Humber College students are reaching out and expressing their concerns with the school’s mental health services.Students at Humber College North Campus are complaining about the inaccessibility of mental health services.
Humber College offers a variety of services in order to help students be as successful as possible in their post-secondary academic career. Programs such as counselling and sexual assault services allow students to speak to a professional for free, confidential support. The problem is, many students are either unable to, or do not know how to access these services.
Many students reached out to this reporter to speak about their experiences with the Student Wellness and Accessibility Centre (SWAC) at Humber. The reporter heard from over a dozen North Campus students in three days about their encounters with SWAC.
All of the students had either attended counselling offered by SWAC, or had attempted to, but were unsuccessful.
One of those students was Katrina (last name withheld at her request). She is currently in her third year at the University of Guelph-Humber and has reached out to SWAC on more than one occasion.
Katrina suffered from a panic attack on her first day of university two years ago, and when she sought help from SWAC, she was turned away and told to visit the hospital instead.
Since that time, Katrina has revisited SWAC only once. Again, she was experiencing a panic attack, but this time she was able to speak with a nurse who provided her with the help she needed.
Although her most recent experience with SWAC was a positive one, Katrina said,
“I don’t know if I would go there again because I feel like there’s only that one good experience out of the two.”
Katrina said that even before she left the SWAC office, no one explained to her the resources that were available to students if she ever needed further assistance.
Katrina was not even aware of how to schedule an appointment with the school counsellors until the reporter spoke with her and, like many other students, has been paying out-of-pocket to see a counsellor outside of those offered through SWAC.
Katrina is only one of many students who had something to say. Meaghan Morrison is in her fourth year at Guelph-Humber and has been using the disability, counselling, and health services throughout her university career.
Morrison registered with disability services in her first year for anxiety and depression and is currently seeing a doctor provided to her by SWAC.
Morrison said that although she has really benefited from the help of the doctor, the counselling services have not really contributed to the improvement of her mental health.
“In the past, trying to get back to counselling, I found it difficult to get back into it. Not from lack of trying, just the way that it’s set up.”
Morrison explained that the system currently requires students to call for a same- day appointment with a counsellor, which has prevented her from getting the help she needed in the past.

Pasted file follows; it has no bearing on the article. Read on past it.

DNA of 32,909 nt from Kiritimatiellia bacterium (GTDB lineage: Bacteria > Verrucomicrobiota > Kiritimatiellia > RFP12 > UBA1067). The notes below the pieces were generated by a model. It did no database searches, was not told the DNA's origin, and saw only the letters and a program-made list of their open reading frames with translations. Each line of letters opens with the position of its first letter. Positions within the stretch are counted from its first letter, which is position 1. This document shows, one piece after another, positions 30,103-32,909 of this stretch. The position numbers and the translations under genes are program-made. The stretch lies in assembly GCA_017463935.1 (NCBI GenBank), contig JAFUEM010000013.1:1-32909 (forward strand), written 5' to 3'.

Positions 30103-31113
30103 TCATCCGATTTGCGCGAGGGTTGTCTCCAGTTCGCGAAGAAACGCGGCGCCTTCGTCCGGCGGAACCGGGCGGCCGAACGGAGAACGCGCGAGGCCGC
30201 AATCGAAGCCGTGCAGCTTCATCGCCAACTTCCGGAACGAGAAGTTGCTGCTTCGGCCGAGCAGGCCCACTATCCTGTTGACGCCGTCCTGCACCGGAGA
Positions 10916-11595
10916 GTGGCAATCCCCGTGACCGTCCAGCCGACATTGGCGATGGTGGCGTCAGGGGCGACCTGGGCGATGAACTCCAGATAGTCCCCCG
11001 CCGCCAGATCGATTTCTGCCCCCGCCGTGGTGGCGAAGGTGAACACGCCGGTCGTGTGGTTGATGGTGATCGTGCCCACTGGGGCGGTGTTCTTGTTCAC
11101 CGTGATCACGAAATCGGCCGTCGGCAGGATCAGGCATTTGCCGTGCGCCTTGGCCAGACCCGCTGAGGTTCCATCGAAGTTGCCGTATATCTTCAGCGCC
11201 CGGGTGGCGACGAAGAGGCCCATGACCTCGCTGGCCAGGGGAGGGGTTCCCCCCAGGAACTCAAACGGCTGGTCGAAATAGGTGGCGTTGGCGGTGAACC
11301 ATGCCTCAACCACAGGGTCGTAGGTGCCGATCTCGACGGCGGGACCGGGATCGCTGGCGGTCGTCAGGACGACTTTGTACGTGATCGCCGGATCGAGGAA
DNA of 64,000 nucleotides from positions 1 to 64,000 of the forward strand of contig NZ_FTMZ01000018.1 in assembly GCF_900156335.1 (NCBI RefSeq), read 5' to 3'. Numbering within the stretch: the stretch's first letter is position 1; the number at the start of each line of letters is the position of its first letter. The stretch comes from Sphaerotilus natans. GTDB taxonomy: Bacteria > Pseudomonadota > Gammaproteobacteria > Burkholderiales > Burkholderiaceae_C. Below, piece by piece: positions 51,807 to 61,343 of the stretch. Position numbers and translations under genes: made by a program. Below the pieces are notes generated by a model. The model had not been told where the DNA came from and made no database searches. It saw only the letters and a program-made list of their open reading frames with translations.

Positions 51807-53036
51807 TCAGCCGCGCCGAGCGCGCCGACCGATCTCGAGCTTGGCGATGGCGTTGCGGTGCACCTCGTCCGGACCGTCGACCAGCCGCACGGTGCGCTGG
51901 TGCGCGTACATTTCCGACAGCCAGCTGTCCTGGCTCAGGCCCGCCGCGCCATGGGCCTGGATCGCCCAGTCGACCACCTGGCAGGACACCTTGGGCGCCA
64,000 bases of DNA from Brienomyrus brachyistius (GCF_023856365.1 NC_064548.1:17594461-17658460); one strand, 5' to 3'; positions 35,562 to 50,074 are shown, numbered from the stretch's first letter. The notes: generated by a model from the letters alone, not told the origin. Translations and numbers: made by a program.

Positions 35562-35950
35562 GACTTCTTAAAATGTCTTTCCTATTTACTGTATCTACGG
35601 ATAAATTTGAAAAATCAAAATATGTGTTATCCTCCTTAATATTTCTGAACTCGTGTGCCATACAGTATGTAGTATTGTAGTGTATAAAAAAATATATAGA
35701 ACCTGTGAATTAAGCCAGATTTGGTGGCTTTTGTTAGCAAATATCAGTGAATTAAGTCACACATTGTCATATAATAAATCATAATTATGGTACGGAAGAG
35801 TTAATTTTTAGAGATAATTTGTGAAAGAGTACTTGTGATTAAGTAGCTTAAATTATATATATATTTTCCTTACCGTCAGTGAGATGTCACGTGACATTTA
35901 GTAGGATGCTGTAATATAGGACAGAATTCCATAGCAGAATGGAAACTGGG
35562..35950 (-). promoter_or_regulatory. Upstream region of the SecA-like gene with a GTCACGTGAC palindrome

She continued by saying that many times she has called first thing in the morning and the appointments have already been filled for the day, so she would have to wait to try again the following day.
Morrison added that for students like herself who need “consistency and structure,” it is difficult to see a counsellor knowing that you have to call on a day that you are not feeling well, rather than having the appointment to look forward to that week.
Meg Houghton, Associate Dean of Student Wellness and Equity at Humber College, spoke to the concerns that students have regarding mental health services on campus.
Houghton explained that as an educational institution, their role is to support students in order to help them be successful throughout their time at Humber.
“Any post-secondary institution would be ill-placed in thinking that we could or should fully compensate for [the mental health support] gap in the broader public system.”
Houghton continued by saying that SWAC’s goal is to provide students with the best short-term support they can with the resources they have.
Some of those resources include 10 full-time counsellors, three interns, two part- time counsellors, four case managers and a team of mental health nurses.
One way in which SWAC plans to address student concerns is by implementing a triage model during peek periods.
The recent college strike created an increased demand for counselling services. Houghton says that because of this, they thought it would be the optimal time to try out the new model.
Houghton explained that the triage model allows students to be assessed by the reception staff to see what kind of care they need, rather than spending a whole counselling session doing that same assessment.
Houghton also said that SWAC has received very positive feedback regarding the triage model so far.
Additionally, Houghton explained that SWAC wants to receive feedback from students.
“We’re only as good as the information we get back from students. Sometimes I think students are very reluctant to complain but we need to hear it if we’re going to get better.”
Houghton encourages students to email her directly at firstname.lastname@example.org, to contact SWAC through the Humber “We Got You” website, or to complete the anonymous assessment as they leave the SWAC office.
If you require an appointment with any of SWAC’s Humber North Campus services, please call (416) 675-5090 or visit the Student Wellness Centre located on the second floor of the Learning Resource Centre.